Luketich sued Goedecke, seeking to enjoin Goedecke from enforcing the noncompete agreement and alleging that Goedecke had tortiously interfered with his business relationship with Patent. The trial court found in favor of Luketich on the tortious interference claim and prohibited further enforcement of the noncompete. On appeal, the court of appeals of Missouri held an employer could attempt to enforce a restrictive covenant if it had a “reasonable, good faith belief in the validity of the agreement.”14 While the court upheld its injunction against Goedecke as to further enforcement of the noncompete, it reversed the tortious interference judgment because Luketich had not provided evidence that Goedecke knew the noncompete was unenforceable.15 Notwithstanding the outcome, Luketich nonetheless paved the way for a successful tortious interference claim in circumstances in which an employer should have known its restrictive covenant could not be enforced.

A 1994 West Virginia case, Voorhees v. Guyan Machinery Co., 446 S.E. 672 (W. Va. 1994), took the tortious interference claim to another level. Voorhees involved a salesman whose then-employer (Guyan) required he sign a noncompete agreement. After resigning from Guyan, Voorhes went to work for a competing company, Polydeck Screen Corporation. Upon learning this, Guyan’s own chairman contacted Polydeck and threatened to “go to the highest court of the land” to enforce the agreement.16 As Voorhees was unable to renegotiate the terms of the noncompete with Guyan, Polydeck reluctantly terminated him. Voorhees then sued Guyan, alleging that it tortiously interfered with his employment relationship with Polydeck. After the jury found for Voorhees, Guyan appealed to the West Virginia Supreme Court.17

Similar to the employer in Luketich, Guyan argued it was justified in contacting Polydeck in order to enforce its noncompete agreement with Voorhees. However, unlike the court in Luketich, the Voorhees court seemed less interested in Guyan’s argument that it acted in good faith, and instead conducted a Florida-style inquiry as to the legitimate interests necessary to support the covenant. The court found that the actual competition between Guyan and Polydeck was minimal, and Guyan had not demonstrated that it had provided Voorhees with any proprietary and confidential information. In affirming the verdict, the court held that Guyan’s “belief that the non-competition agreement was valid is irrelevant to the issues of [its] liability and presents no logical inconsistency in the jury’s findings.”18 The court also upheld a punitive damage award against Guyan, finding that its threats of litigation against Polydeck were malicious and were intended “to cause Mr. Voorhees to lose his job with Polydeck, notwithstanding the unenforceable nature of the noncompetition agreement.”19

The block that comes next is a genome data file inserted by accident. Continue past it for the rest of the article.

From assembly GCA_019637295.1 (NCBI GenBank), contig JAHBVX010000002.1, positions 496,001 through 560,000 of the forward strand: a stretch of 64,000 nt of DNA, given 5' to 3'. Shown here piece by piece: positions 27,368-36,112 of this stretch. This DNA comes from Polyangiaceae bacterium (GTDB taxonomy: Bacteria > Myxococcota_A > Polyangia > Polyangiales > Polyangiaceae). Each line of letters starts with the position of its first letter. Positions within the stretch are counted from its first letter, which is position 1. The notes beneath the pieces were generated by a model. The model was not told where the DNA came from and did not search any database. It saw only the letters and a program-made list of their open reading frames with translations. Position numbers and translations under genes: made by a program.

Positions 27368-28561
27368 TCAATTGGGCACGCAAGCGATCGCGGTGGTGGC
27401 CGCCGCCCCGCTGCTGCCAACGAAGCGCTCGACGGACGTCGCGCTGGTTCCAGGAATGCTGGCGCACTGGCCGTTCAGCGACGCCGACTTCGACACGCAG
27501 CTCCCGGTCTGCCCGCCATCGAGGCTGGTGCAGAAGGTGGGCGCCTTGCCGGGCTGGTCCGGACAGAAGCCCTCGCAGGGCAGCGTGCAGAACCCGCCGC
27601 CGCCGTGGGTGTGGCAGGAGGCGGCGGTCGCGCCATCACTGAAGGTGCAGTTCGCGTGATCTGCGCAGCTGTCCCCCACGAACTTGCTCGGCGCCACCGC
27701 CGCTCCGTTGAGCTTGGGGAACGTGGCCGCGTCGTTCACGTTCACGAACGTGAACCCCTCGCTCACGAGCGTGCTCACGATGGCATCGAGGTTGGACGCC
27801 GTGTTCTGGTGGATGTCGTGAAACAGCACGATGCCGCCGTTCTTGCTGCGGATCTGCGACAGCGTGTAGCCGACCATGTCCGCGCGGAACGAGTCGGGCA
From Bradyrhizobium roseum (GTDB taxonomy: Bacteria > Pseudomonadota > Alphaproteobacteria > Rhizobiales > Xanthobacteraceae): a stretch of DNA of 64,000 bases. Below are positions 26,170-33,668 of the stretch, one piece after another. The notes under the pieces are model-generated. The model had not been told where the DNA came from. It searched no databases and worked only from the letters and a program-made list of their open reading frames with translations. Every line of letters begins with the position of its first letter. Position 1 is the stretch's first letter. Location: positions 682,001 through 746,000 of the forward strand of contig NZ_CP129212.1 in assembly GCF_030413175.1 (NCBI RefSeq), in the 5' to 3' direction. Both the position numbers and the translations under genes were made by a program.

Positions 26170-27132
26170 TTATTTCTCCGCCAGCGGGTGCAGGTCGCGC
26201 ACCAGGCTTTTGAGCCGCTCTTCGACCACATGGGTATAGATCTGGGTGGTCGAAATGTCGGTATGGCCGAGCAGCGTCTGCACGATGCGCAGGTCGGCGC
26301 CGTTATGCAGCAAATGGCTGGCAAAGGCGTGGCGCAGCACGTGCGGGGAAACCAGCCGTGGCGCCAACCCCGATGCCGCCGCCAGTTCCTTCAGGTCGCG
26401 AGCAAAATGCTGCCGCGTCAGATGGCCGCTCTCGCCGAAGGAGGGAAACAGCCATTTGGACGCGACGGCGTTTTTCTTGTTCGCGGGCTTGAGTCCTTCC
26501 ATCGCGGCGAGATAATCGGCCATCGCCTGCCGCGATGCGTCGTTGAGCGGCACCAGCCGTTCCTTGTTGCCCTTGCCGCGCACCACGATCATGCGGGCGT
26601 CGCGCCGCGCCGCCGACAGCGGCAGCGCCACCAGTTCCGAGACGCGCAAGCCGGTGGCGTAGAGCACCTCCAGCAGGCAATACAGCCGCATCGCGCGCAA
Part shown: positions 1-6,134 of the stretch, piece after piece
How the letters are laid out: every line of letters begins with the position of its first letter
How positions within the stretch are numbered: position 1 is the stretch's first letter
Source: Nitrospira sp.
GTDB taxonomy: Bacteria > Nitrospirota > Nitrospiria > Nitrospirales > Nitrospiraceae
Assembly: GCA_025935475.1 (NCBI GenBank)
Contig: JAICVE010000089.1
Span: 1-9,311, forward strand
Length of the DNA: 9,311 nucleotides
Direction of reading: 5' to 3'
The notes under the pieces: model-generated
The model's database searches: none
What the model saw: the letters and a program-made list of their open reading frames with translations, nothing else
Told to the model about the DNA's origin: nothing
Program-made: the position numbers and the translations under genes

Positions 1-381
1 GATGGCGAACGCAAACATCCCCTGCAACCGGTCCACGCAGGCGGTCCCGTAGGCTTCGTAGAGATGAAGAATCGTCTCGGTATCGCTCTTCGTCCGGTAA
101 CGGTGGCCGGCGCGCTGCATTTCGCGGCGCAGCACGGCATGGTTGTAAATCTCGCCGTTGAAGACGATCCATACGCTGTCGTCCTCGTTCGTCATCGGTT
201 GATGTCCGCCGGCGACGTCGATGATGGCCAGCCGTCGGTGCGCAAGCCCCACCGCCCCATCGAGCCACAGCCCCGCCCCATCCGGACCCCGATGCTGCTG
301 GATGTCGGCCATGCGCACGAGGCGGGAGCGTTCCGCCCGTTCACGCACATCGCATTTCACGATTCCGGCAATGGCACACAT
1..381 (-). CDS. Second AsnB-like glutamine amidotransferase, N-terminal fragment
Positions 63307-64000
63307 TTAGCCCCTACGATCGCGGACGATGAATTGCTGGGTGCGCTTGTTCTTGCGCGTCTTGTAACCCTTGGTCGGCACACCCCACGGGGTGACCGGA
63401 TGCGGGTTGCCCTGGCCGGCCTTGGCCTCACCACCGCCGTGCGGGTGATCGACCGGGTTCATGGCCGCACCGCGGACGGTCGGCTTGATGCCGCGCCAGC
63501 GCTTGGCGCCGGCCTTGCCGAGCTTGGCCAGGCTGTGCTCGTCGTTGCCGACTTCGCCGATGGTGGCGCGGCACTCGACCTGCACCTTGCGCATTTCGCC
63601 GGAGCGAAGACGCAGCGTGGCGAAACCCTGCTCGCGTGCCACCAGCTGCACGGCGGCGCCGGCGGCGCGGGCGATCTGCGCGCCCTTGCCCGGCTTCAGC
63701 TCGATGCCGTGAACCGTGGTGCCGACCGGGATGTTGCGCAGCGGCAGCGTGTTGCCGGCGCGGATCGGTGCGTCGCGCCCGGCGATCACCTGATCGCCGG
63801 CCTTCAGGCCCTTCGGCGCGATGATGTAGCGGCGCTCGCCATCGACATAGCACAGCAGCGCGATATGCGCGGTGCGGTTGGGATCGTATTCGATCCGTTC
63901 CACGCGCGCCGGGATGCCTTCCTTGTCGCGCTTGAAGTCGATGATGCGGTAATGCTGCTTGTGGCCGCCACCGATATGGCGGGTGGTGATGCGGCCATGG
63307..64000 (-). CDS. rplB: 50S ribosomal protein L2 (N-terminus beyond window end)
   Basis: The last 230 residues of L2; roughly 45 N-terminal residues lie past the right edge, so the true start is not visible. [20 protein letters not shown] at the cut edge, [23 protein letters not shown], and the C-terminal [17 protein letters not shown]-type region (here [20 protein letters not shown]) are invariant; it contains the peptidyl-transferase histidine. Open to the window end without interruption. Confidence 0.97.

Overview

More recently, in 2009, the Ohio Court of Appeals considered a tortious interference claim based on an employer’s threats over a restrictive covenant in Hidy Motors, Inc. v. Sheaffer, 916 N.E.2d 112 (Ohio App. 2d 2009). The employee at issue (Scheaffer) had a noncompete agreement with a car dealership (Hidy), but left to work for another dealership. Thereafter, Hidy’s manager called the new employer and complained that Scheaffer was under a noncompete agreement; as a result, Scheaffer was terminated. Scheaffer filed suit against Hidy on multiple grounds, including tortious interference, but the trial court granted Hidy’s motion for summary judgment. However, the appellate court reversed the summary judgment, finding that the trial court erred by failing to consider whether the noncompete agreement was enforceable and supported by legitimate interest. The court rejected Hidy’s argument that the tortious interference claim should be dismissed because there was no evidence of malice, noting: “Actual malice in a tortious interference claim is not ill-will, spite or hatred; rather, it denotes an unjustified or improper interference with the business relationship.”20

Until 2002, no cases similar to Luketich or Voorhees existed on the books in Florida. That changed, however, with the Third District Court of Appeal case, SCI Funeral Services of Florida, Inc. v. Henry, 839 So. 2d 702 (Fla. 3d DCA 2002). In SCI, an employee (Henry) was employed by SCI as a group sales representative and was required to execute a noncompete agreement. He was later terminated after his tour of duty with the army was extended, and later went to work for SCI’s competitor, Woodlawn Park Cemetery Company. Upon learning this, counsel for SCI sent Henry a cease-and-desist letter threatening to file suit on the noncompete, and copied it to Woodlawn. In a follow-up conversation between SCI and Woodlawn, SCI threatened to sue Woodlawn if it continued to employ Henry, and as a result, Henry was terminated.

Henry then sued SCI and included a claim for tortious interference with his employment relationship with Woodlawn. A jury found in Henry’s favor and awarded $500,000 (ultimately remitted to $350,000). On appeal, SCI argued that the tortious interference judgment should be reversed, as it claimed that its demand letter and subsequent communications to Henry and Woodlawn were protected under litigation privilege. The Third District disagreed, finding that because in this circumstance the noncompete agreement at issue had already expired by the time SCI had threatened Woodlawn with litigation, it was no longer an enforceable agreement, and Henry was entitled to relief. The court noted: “It stands to reason that an employer cannot threaten an employee with litigation over a non-compete agreement which has expired. If the employer wrongly does so, thus causing the employee to lose his or her job, there must necessarily be a judicial remedy for such conduct.”21